Well, I made it to the finish line and am officially an Ironman. I am proud of myself, but I'm a little disappointed too. I know that doesn't make any sense. Getting to the start line was a huge accomplishment let alone the finish line, but the bike is my favorite part and it didn't go as planned at all.
But, before you get too worried about me or want to slap some sense into me, know that I do count my many blessings and it could have been much worse. Let me back up to the front though and tell it from the beginning.
I was surprisingly calm and collected in the days leading up to the start. I certainly wanted to be to impress my husband (who is always cool as a cucumber), but I really felt okay. I trained hard for this and it was going to happen no matter what, so why get nervous about it. It didn't hurt that the Harry Potter book came out the day before the race and my wonderful husband scored a copy for me.
With taper, my body felt the best that it had since before I started this craziness. I was resting, hydrating and keeping relaxed.
I fell asleep with no problems at 9:30 PM the night before the race and slept through till the 3:30 AM wake-up call. I got up, ate my planned nutrition, stretched and then we headed out the door at 4:50 AM to walk the mile to the race start. That would suffice as warm-up (seriously, do you need to warm-up before a 140.6 mile race?) and we could drop off our special needs bags on the way.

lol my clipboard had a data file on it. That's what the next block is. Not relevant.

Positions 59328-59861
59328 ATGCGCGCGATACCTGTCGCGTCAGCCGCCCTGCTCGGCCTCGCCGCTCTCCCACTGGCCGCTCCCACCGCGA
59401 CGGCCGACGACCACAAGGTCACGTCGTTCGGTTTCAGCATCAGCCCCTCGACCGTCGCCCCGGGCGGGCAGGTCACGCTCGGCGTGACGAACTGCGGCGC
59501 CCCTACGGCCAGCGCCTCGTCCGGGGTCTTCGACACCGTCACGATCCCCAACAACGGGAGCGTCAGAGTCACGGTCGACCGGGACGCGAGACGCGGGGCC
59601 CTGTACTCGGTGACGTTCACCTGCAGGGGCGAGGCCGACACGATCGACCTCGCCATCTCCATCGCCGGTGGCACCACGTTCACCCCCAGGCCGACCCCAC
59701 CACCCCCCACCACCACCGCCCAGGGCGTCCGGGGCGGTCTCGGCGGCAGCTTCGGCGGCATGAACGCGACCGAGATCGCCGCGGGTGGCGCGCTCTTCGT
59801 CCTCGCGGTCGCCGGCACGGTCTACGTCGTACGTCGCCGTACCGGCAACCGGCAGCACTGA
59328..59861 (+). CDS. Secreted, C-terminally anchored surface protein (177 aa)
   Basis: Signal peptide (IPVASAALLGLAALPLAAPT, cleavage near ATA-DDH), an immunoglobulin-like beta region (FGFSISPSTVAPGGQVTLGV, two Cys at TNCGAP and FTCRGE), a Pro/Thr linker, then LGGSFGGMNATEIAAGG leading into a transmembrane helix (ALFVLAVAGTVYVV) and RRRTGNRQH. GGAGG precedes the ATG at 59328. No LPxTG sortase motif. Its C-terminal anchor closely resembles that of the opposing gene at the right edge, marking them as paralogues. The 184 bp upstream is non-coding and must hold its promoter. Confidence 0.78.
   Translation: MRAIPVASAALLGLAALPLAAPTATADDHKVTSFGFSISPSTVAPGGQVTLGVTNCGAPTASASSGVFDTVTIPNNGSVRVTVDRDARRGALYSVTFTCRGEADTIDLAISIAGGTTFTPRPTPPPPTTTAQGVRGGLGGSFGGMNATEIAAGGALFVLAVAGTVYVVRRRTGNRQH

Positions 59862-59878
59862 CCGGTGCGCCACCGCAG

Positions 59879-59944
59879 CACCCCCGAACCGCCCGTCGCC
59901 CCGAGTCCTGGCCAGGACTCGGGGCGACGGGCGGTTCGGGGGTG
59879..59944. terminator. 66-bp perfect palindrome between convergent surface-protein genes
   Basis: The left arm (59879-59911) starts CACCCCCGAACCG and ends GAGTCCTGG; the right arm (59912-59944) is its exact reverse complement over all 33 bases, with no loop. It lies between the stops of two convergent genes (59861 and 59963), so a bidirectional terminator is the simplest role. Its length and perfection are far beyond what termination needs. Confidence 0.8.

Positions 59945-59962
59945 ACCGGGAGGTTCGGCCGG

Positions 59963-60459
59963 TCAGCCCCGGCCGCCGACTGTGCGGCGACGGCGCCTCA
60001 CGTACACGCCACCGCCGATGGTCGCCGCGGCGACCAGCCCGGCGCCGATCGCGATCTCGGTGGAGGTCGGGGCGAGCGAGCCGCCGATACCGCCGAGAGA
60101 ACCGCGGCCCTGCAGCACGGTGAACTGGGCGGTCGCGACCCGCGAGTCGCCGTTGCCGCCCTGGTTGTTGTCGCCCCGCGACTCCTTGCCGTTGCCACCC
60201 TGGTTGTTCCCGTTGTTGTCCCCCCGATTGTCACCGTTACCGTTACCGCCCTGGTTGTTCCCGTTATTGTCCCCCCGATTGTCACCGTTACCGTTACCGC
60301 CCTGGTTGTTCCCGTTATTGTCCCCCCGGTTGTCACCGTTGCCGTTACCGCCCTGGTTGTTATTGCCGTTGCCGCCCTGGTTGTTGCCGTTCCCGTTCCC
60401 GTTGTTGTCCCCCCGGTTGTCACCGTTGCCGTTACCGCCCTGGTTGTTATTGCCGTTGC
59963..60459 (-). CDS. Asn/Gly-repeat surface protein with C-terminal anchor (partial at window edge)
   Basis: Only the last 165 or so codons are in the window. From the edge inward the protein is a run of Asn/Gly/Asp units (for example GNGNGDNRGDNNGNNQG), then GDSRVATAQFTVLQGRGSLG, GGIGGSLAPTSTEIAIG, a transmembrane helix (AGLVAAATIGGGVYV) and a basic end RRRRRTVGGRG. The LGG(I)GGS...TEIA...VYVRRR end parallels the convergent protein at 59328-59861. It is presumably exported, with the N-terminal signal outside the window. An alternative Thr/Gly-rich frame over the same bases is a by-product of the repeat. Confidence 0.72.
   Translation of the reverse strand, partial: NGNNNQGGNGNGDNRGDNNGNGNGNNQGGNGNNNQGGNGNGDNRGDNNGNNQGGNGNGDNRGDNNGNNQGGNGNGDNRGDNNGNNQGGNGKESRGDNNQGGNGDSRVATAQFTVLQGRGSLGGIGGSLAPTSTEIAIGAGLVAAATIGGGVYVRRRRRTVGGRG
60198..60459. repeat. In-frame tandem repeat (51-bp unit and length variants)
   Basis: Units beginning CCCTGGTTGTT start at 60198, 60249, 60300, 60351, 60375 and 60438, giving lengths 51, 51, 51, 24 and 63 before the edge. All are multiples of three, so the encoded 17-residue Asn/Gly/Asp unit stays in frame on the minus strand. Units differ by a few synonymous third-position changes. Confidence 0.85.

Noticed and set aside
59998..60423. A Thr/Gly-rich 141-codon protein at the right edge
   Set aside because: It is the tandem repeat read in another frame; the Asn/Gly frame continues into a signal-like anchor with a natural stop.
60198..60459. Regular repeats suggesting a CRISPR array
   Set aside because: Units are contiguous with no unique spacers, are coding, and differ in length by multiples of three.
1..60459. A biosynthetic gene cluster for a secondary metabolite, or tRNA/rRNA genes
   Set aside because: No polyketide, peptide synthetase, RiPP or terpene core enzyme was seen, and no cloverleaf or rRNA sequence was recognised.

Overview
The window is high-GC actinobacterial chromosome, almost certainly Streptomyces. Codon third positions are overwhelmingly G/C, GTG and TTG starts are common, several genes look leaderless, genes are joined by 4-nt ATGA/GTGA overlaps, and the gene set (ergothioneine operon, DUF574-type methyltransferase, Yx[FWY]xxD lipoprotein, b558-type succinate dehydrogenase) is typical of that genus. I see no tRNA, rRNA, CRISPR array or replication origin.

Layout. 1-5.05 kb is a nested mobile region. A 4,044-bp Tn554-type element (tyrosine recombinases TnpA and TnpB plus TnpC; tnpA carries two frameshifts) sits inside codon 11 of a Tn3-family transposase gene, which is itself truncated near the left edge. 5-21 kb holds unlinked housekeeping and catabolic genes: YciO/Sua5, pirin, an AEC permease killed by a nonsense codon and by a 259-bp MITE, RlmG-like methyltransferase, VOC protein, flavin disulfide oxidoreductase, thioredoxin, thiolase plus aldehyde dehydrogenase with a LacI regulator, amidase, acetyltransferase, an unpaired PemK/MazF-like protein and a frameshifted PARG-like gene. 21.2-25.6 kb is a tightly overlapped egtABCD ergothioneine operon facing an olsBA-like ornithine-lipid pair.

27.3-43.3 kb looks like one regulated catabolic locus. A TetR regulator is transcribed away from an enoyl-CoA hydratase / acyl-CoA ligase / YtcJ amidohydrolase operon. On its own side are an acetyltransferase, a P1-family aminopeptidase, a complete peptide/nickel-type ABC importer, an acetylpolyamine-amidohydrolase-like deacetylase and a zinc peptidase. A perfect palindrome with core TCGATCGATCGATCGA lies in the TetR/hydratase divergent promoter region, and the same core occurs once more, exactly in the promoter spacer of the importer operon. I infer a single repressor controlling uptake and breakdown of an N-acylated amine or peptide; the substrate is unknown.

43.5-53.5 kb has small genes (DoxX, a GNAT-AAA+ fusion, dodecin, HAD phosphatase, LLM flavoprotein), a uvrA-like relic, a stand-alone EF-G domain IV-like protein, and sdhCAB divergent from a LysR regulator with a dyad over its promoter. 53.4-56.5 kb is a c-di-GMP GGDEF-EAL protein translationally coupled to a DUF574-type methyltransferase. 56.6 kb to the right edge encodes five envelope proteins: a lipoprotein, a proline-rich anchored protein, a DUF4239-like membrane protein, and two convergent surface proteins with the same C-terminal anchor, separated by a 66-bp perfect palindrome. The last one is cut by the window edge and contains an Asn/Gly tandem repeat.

Matt and I pumped up our tires, made the last porta potty stop, donned our wetsuits, dropped off our dry clothes bags and headed to the swim start.
We ran into TriEric and Aimee who were wetsuit peelers and they were a welcome sight (believe me, Eric and Aimee, you both helped me numerous times that day and I thank you). We saw Paula, Chris N. and Tim M. in the water. I still was relatively calm, but would spontaneously cry occasionally. Matt was so supportive and told me it was okay as it is a totally overwhelming experience.
Matt and I kissed good-bye and I headed to a spot in the middle of the group, but on the far right as instructed by Angela. They played "Ironman" right before we started. Very cool. In no time, the cannon boomed and we were off.
I had a totally different swim experience than Matt and Paula. I barely encountered another person the entire first lap. Of course, I swam well clear of the "line", which meant I also swam farther, but unmolested was good.
I got out of the first lap in 47 minutes or so. I ran to the entrance point for the second loop and started swimming as soon as I hit the water. I can't believe how many people I saw sauntering their way into the water. We are in a race people! So, I think I should be able to swim the line the second loop, because the volume of people is ahead of me, but unfortunately it was only available occasionally. I kept running up on slower swimmers than me, and it was taking too much energy to keep passing them, so I kept them about 10 feet to my left. Oh, I so wanted to be on that line, because the draft was incredible (felt like being sucked around in a whirlpool), but I had a job to do.